Just three months ago, world leaders met in Climate Summit in Glasgow and make ambitious commitments to reduce fossil fuel use. The dangers of a warming planet today are no less disastrous, but the debate about extremely important transition to renewable energy has stepped back into the field of energy security as Russia – Europe’s largest energy supplier – threatens to start a major confrontation with the West. Ukraine while oil prices are climbing 100 dollars a barrel.
Lucia van Geuns, strategic energy consultant at The Hague Center for Strategic Studies. Now, it’s the opposite.
“Gasoline prices have skyrocketed, and the sudden safety of supply and prices has become a major topic of public debate,” she said.
New emphasis on energy independence and National security could encourage policymakers to support efforts to reduce the use of fossil fuels that pump deadly greenhouse gases into the atmosphere.
Soaring prices have spurred the production and consumption of more fuels that contribute to global warming. Import of coal into the European Union in January was up more than 56 percent year over year.
In the UK, the Coal Authority gave mine in Wales Last month allowed to increase production by 40 million tons over the next two decades. In Australia, there are plans to open or expand further coke mine. And China, which has traditionally made energy security a priority, has further stepped up coal production and approved three new multi-billion dollar coal mines this week.
“Increase your rig count“Jennifer Granholm, US Secretary of Energy, said in December, calling on US oil producers to increase their output. Shale Company in Oklahoma, Colorado and other states are looking to revive drilling operations that have been shut down because of sudden money. And this month, Exxon Mobil announced plans to increase spending on new oil wells and other projects.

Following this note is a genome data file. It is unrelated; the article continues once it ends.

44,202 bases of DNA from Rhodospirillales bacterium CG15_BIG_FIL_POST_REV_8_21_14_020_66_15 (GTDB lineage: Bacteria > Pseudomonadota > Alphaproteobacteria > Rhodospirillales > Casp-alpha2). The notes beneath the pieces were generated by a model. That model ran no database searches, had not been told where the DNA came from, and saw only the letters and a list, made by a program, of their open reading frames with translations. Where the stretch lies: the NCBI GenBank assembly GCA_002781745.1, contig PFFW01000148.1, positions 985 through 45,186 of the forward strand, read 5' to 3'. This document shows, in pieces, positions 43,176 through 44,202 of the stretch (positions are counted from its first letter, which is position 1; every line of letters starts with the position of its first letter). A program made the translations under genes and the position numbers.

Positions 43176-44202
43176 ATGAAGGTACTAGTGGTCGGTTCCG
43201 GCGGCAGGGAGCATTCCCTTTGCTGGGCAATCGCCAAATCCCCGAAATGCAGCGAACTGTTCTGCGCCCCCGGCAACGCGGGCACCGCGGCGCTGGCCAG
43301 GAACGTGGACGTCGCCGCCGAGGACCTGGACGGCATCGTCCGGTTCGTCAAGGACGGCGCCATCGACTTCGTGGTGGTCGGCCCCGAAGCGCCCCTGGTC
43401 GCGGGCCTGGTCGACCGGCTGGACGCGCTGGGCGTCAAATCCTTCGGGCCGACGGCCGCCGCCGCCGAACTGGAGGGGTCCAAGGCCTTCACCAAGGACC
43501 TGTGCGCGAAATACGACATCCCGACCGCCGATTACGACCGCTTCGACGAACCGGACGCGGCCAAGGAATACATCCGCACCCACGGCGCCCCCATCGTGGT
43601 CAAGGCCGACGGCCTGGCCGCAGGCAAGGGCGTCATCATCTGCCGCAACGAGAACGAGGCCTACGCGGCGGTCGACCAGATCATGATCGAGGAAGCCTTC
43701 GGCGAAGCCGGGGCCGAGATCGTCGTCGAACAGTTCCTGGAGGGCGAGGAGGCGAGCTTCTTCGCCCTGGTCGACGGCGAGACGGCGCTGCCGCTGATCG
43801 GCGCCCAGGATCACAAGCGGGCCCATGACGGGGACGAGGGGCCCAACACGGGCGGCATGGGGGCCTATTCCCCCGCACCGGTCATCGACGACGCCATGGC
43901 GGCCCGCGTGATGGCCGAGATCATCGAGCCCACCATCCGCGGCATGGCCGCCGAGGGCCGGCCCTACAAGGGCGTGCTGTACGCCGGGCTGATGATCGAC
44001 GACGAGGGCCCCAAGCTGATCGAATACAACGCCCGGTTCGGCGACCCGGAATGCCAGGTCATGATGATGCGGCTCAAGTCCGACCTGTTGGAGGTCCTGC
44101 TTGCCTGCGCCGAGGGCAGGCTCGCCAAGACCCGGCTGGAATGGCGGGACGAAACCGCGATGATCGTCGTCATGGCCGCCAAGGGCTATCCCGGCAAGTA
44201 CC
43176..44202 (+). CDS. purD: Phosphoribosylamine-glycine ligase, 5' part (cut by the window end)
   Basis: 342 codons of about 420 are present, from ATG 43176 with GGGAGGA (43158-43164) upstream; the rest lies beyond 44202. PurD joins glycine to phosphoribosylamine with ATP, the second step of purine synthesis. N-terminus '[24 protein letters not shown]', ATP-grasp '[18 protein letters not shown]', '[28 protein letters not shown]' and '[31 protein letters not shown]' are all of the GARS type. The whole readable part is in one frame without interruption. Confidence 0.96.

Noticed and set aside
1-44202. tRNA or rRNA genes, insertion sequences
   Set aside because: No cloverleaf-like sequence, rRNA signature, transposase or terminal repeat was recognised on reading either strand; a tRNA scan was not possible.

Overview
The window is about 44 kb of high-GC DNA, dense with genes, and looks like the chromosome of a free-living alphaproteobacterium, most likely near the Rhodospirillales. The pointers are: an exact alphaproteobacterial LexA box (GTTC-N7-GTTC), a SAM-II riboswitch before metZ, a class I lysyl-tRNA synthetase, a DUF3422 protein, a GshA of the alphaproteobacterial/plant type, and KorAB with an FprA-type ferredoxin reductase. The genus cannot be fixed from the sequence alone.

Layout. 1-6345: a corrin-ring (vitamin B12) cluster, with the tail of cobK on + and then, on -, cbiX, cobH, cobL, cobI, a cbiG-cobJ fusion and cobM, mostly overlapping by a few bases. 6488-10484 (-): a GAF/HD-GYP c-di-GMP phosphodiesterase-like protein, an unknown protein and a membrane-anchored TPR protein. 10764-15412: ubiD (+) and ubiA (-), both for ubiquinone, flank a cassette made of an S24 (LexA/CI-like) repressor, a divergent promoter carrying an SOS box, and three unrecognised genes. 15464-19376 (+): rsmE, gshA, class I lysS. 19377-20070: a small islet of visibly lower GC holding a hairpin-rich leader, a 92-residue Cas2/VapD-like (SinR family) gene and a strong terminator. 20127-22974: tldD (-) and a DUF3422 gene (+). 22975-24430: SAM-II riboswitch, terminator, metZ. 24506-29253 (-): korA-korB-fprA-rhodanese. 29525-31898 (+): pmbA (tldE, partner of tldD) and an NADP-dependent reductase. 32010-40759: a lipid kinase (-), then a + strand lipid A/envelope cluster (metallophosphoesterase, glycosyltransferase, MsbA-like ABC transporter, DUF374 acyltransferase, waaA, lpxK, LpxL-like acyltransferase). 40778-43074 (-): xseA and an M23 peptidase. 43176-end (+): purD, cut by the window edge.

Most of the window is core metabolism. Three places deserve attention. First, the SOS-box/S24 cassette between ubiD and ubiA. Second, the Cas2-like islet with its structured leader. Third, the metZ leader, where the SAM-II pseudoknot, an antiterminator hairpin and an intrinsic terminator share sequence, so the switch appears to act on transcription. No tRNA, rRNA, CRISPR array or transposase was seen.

Ian Goldin, a professor of globalization and development at the University of Oxford, warns that high energy prices could lead to more extraction of traditional fossil fuels. “Governments will want to get rid of renewables and sustainable energy, which is exactly the wrong response,” he said.
Europe’s transition to sustainable energy has always been a complicated calculus, requiring the country to move away from the dirtiest fossil fuels like coal, while still partnering with oil and gas producers. burning to power homes, cars and factories until better alternatives are available.
Because Germany, Russia’s dependence on gas has been an integral part of the country’s environmental plan for many years. Plans for the first direct pipeline between the two countries, Nord Stream 1, began in 1997. At the forefront of its push to reduce carbon emissions, Berlin has moved to close coal mines and nuclear power plants. human, after the 2011 disaster in Fukushima nuclear plant In Japan. The idea is that Russian gas will provide the fuel needed during a years-long transition to cleaner energy sources. Two-thirds of the gas Germany burned last year came from Russia.
Future plans call for more gas to be delivered through Nord Stream 2A new 746-mile pipeline under the Baltic Sea connects Russia directly to northeastern Germany.